What is it All About?
Discover what is important to you and to other people, set goals, take action and build a stronger community. Through this project, youth become active members of the community, investigating a public issue, learning about the roles of governing officials, and carrying out a plan to solve a problem.
Grow in Your Project
- Find out about active involvement in the community
- Create ground rules for your group or project area
- Learn different ways you can make decisions
- Understand the difference between public and private
- Look at the issues that face your community
- Explore your interests
- Write out your goals and pick a project in your community you might like to help or change
- Write a mission statement
- Create an action plan
- Put an action plan into motion
- Record and evaluate the work you are doing
- Celebrate your accomplishments
- Share your story
- Plan for the future
Annual Statewide Service Learning Projects
Each year, Wisconsin 4-H develops a new service learning project for youth to work on in your club or community. Check out our first two projects:
- Community Marks the Spot Project (2022)—In this project, youth will plan a non-competitive game that takes players to different locations around their community, like a scavenger hunt. The locations they choose will highlight a special theme the youth want to learn more about, strengthening their sense of belonging. Through the game, players will go on a fun adventure to explore the community.
- Plarn Mats Service Learning Project (2021)—We have created a service project that will not only help the environment, it will help those in our community experiencing homelessness. The Plarn Mat service project guides youth through creating plastic yarn (plarn) made from plastic bags, and then using the plarn to crochet mats. Youth of all ages can participate in the project.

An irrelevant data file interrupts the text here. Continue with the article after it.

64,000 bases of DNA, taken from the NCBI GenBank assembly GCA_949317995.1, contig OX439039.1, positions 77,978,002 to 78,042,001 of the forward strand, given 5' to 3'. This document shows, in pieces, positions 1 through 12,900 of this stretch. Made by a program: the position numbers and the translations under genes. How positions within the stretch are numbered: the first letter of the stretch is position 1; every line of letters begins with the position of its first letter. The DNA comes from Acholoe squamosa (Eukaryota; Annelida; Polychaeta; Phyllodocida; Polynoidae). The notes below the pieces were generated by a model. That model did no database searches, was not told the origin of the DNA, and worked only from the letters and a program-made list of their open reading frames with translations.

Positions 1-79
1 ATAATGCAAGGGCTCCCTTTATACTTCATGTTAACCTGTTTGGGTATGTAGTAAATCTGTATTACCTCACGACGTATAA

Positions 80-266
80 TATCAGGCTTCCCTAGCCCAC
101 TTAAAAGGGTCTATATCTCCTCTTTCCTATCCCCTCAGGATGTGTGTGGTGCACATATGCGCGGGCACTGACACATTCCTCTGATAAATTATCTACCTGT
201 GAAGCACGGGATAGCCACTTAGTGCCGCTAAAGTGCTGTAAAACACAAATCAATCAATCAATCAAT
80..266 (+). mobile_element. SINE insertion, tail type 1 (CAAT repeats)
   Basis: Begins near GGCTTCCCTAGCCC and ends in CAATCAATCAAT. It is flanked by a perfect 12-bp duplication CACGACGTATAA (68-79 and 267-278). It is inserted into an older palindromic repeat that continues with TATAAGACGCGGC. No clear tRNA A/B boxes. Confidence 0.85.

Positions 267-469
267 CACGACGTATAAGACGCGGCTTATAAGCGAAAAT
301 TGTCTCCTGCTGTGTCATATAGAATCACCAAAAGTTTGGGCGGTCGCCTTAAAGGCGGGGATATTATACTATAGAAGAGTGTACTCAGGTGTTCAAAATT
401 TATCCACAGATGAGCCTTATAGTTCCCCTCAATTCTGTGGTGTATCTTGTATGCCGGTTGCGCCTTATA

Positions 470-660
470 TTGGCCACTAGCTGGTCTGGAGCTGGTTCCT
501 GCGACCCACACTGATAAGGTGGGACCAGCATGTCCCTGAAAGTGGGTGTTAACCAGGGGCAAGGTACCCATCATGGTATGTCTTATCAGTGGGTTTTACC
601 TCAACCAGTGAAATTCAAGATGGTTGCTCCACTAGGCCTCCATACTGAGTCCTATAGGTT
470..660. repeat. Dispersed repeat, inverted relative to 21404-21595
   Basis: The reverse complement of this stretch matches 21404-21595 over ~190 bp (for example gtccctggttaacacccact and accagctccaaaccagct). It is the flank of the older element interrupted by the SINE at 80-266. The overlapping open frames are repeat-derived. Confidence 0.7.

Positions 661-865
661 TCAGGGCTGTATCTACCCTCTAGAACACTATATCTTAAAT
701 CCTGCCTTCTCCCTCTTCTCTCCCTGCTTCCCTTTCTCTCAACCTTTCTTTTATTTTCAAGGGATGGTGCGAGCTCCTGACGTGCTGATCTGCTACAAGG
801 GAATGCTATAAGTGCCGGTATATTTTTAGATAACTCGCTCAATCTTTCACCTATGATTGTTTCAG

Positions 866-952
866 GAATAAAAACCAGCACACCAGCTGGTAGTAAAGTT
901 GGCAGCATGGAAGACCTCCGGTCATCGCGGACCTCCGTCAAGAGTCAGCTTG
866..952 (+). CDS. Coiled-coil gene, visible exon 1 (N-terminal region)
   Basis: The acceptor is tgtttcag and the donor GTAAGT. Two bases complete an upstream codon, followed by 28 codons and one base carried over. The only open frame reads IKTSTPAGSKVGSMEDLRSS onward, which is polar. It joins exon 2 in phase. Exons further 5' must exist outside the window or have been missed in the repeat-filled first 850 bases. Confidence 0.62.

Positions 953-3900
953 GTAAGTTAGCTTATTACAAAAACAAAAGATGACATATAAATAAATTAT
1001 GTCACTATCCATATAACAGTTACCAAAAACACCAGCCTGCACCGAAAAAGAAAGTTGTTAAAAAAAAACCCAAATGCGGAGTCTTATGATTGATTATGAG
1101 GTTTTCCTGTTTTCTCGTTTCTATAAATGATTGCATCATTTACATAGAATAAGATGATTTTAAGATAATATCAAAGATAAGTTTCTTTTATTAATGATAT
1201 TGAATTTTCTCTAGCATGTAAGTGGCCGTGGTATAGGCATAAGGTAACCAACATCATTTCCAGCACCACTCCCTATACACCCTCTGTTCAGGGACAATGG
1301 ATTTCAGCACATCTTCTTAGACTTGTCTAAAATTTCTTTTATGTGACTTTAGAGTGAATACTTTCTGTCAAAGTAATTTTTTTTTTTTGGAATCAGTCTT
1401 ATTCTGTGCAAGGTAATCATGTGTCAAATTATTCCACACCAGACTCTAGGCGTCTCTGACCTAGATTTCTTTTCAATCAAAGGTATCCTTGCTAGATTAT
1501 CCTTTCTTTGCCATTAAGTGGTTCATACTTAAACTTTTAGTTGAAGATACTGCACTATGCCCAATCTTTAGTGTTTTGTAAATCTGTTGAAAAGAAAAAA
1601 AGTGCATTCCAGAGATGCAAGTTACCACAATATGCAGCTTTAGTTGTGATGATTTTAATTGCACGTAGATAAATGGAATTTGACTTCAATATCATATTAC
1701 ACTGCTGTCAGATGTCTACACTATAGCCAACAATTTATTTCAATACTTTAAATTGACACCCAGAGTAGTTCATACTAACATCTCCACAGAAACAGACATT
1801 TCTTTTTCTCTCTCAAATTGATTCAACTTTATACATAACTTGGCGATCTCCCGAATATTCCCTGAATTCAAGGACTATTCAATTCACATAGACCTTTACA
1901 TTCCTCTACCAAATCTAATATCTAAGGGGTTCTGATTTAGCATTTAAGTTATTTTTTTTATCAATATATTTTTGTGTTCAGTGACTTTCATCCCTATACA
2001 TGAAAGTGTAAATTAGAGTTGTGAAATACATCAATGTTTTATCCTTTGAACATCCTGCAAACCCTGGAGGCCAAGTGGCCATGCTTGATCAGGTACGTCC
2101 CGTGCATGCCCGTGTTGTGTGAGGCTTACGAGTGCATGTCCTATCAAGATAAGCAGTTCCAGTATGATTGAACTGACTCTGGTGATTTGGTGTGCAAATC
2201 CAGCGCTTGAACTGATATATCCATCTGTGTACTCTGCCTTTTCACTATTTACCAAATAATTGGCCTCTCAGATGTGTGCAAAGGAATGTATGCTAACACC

- Cloth Face Coverings Service Learning Project (2020)—Cloth face coverings help keep everyone safe. Youth in grades 3 and higher can sew your own cloth face coverings in a few simple steps. Make them for yourself, your family, and your community.
Take Your Project Further!
- Investigate the departments in your county government and find out what they do
- Interview someone from your local Chamber of Commerce or Economic Development Agency to learn about the goals for your community
- Get to know the other people in your club and what they like to do for fun
- Interview a neighbor and identify the similarities and differences between you
- Create and carry-out a plan to help someone outside your family
- Discover the history of your school or community
- Tour city or state’s hall, Courthouse or capitol
- Apply to be a page in the State Legislature, attend National 4-H Conference or attend National 4-H Congress
- Attend Citizenship Washington Focus or Leadership Washington Focus
- Contact your county Extension office to participate in 4-H County Council or county committees